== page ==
No Child Left Behind Omits Critical Skill Says Author, Jim Sarris of "Memory Skills Made Easy"

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The No Child Left Behind Act adds another area of assessment to a student's school year. With so much to know, do students have the memory skills to achieve their potential? The answer is no according to Jim Sarris, teacher and author of "Memory Skills Made Easy".

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Wow! This is easy. How come we never learned this in school?

When Jim Sarris, veteran teacher and creator of Memory Skills Made Easy (, showed 8th graders a simple memory strategy for an upcoming test, their reaction was an immediate, "Wow! This is easy. How come we never learned this in school?"

These 8th graders are not the only students wondering why memory skills are not part of the curriculum at their school. What they may not know is memory training has never been a part of a school's mission.

"Students have to learn how to process information," says Pat Wyman, best selling author of Learning vs Testing. "Some do it well and excel on all types of tests. But many others struggle and just assume they have a bad memory.

These kids never learn how much easier school could be when they are able to process and later recall information without frustration and confusion. Unfortunately, they won't be learning anytime soon. With the focus on covering the curriculum for No Child Left Behind assessments, teachers are forced to take a lot of their time and teach to the test.

"Getting through the curriculum is a problem in all schools," says Susan Miller, a learning specialist at Horace Greeley High School. "Kids may pick up a memory strategy or two as they cover certain material, but they never develop the skills to apply these strategies to all subjects. And if they have a learning deficiency of some type, the strategies are twice as important."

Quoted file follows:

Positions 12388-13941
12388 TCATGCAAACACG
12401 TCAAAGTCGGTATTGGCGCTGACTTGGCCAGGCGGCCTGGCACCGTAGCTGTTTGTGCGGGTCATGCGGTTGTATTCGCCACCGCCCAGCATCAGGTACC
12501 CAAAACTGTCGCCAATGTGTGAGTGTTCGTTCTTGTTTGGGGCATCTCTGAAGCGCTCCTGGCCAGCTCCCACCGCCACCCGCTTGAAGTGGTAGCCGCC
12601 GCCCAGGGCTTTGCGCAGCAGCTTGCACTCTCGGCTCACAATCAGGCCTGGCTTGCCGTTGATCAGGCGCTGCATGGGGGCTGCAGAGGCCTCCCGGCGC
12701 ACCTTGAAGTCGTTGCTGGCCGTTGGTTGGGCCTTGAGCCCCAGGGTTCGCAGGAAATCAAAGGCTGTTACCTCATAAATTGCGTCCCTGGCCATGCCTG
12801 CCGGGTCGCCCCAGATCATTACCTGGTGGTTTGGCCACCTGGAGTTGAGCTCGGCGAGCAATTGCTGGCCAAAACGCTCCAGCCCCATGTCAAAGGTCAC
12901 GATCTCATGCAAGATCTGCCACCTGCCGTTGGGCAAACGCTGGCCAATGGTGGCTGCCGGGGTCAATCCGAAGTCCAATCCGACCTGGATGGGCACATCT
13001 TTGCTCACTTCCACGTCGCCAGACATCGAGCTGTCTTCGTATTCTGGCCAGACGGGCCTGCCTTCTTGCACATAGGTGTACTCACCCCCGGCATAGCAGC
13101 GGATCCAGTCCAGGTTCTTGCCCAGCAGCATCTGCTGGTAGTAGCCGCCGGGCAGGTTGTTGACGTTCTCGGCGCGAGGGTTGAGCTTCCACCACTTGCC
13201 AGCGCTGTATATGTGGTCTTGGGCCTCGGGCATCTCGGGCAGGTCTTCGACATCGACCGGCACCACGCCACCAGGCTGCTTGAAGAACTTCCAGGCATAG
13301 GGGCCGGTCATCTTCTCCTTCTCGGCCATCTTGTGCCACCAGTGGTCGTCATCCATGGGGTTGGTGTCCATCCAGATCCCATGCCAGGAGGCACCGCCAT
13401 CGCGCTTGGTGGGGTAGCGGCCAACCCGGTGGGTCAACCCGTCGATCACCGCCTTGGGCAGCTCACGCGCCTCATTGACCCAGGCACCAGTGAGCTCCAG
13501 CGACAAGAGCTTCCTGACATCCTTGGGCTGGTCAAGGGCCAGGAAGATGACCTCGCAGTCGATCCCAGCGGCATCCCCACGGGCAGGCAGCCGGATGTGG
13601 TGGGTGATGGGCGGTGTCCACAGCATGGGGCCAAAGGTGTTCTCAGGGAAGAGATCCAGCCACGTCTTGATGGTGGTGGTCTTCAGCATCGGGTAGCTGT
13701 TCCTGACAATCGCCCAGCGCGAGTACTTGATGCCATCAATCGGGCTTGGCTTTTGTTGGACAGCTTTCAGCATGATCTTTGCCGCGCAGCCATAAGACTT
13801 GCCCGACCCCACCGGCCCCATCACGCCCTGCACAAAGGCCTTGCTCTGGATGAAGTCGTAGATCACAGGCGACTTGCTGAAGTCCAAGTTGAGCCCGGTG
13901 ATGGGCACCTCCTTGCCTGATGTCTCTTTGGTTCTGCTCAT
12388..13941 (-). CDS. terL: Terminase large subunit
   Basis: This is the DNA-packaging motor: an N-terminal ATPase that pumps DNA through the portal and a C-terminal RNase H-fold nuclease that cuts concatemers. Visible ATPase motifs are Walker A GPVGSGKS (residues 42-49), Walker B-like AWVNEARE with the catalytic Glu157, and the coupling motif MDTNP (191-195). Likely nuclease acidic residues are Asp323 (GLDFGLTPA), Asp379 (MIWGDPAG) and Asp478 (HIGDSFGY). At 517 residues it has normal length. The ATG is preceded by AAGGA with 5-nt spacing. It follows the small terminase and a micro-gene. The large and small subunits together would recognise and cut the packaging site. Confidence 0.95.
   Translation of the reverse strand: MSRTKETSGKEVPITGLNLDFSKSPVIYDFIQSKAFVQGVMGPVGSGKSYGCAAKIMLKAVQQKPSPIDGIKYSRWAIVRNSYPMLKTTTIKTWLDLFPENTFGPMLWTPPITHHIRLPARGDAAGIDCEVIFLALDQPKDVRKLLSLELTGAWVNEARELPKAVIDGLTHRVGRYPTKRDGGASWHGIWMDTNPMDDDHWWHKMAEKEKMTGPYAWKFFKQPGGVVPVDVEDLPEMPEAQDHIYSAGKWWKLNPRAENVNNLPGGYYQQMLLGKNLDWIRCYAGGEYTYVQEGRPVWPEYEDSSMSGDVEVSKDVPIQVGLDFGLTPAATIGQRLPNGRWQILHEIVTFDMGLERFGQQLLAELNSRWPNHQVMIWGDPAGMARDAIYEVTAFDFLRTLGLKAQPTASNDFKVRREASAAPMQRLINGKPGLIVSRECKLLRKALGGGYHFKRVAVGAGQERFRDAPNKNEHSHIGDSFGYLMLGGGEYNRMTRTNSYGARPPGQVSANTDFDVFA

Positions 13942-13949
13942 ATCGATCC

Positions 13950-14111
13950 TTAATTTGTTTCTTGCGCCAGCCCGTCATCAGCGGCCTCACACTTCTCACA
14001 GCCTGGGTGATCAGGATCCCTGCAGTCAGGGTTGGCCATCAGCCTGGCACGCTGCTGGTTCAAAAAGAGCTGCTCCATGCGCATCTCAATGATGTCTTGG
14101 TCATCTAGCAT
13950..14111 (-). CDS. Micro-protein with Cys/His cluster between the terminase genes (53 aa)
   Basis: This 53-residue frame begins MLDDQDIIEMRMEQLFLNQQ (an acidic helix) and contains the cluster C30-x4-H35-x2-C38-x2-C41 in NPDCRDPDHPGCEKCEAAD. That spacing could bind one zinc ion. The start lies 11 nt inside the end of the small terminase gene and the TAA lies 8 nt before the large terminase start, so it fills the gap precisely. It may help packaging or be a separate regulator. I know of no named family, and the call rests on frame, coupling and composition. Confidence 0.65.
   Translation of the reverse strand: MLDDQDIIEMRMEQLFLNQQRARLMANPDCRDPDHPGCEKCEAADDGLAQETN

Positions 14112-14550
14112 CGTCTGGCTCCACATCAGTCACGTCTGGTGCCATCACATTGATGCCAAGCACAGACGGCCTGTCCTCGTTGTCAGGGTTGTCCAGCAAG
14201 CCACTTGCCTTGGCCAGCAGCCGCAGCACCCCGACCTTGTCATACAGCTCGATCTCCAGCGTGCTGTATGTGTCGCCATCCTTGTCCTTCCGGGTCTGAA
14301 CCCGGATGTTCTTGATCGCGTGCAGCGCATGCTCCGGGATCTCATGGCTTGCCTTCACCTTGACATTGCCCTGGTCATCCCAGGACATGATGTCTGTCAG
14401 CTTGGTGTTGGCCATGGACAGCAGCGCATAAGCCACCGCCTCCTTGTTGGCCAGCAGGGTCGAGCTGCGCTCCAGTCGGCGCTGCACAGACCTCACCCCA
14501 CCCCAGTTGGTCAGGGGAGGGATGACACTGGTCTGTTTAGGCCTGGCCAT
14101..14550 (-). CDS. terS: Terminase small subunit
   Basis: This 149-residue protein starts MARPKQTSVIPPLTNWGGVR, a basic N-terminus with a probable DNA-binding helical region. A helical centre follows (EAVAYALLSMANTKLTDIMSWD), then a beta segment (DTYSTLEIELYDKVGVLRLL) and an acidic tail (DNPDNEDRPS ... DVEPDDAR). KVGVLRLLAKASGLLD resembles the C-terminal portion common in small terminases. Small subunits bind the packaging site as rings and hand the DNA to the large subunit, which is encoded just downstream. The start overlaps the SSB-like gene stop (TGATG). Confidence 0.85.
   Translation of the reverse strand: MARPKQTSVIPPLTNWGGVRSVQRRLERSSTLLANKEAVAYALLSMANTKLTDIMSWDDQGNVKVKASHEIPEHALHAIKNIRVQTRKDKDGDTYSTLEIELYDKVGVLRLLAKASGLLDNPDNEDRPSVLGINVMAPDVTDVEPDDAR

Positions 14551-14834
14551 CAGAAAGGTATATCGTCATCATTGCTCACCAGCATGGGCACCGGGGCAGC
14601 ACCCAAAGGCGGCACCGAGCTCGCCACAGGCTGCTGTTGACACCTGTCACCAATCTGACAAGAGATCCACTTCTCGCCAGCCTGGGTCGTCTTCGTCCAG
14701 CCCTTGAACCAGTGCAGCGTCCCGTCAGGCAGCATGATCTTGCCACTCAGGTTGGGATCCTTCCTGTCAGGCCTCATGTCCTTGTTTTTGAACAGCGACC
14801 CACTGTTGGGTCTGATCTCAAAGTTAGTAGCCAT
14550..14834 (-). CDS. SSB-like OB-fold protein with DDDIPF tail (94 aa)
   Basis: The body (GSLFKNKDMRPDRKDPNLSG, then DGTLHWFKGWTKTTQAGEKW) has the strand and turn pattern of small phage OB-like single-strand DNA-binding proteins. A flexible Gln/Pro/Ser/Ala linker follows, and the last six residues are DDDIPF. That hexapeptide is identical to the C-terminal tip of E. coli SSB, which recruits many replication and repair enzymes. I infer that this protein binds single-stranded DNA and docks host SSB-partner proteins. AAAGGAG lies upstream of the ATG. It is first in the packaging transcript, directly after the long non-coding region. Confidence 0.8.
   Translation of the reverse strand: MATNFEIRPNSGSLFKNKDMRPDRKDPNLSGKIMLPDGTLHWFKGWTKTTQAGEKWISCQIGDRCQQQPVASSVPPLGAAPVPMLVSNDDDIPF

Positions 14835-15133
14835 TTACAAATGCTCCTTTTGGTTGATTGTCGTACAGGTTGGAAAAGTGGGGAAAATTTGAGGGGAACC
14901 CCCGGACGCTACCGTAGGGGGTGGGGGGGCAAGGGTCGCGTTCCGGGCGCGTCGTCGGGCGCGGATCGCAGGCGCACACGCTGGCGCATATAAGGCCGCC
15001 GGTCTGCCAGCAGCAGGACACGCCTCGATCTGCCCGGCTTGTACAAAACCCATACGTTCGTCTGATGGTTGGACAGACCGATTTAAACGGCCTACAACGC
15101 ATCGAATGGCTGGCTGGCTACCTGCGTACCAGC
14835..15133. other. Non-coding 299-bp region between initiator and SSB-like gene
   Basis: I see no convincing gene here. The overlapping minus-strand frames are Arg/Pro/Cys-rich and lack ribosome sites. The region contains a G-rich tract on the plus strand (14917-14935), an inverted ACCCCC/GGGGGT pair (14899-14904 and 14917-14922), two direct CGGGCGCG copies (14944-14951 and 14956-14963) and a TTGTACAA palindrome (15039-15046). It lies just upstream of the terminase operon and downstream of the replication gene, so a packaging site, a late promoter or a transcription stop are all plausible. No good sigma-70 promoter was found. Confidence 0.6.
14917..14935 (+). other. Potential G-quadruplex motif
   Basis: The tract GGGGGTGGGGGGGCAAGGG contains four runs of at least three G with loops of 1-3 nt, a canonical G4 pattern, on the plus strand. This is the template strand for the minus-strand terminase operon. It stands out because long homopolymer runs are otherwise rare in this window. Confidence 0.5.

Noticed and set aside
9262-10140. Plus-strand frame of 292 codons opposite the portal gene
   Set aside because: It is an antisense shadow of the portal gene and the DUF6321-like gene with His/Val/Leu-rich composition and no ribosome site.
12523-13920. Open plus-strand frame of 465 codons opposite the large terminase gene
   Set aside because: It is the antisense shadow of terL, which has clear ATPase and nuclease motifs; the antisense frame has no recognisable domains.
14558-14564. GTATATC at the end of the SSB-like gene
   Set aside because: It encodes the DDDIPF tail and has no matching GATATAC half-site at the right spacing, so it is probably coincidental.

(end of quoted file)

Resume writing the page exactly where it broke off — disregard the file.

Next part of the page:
The most successful students are the ones that can recall information quickly and easily. This allows them to spend more time thinking about questions and formulating answers.

According to Sarris, with just a few techniques, students feel more confident when they sit for tests. "Anyone knows that the more prepared you feel, the better you do. When students know they can remember key points without a struggle, it frees up their mind to perform at its best."

Sarris has also found in his own classes how kids with learning disabilities use memory skills to incorporate their own creativity when learning new information. "They are much more engaged when they can interact with the material they are studying. It helps them stay focused," he said.

"Memory skills are one of the keys to success in school," adds Sarris. "The most successful kids in the school have efficient ways to file and later retrieve what they need. Maybe some one showed them or maybe they developed their own system. The point is, if your child is underperforming, it may be because they haven't developed their own system and this program can help them do that."

Sarris continues, "Improving your child's memory doesn't have to be left to the school. It can be done quickly and easily at home with the right resources. Parents will find that utilizing the techniques presented in the Memory Skills Made Easy program takes very little time and can make a world of difference for their children."

Jim Sarris has been a high school teacher for 15 years and is the author of two books on memory, Comic Mnemonics for Spanish Verbs and Memory Skills Made Easy. For a free report entitled, "Why Your Children Have Trouble Remembering What They Study", visit his web site at or visit his media page at


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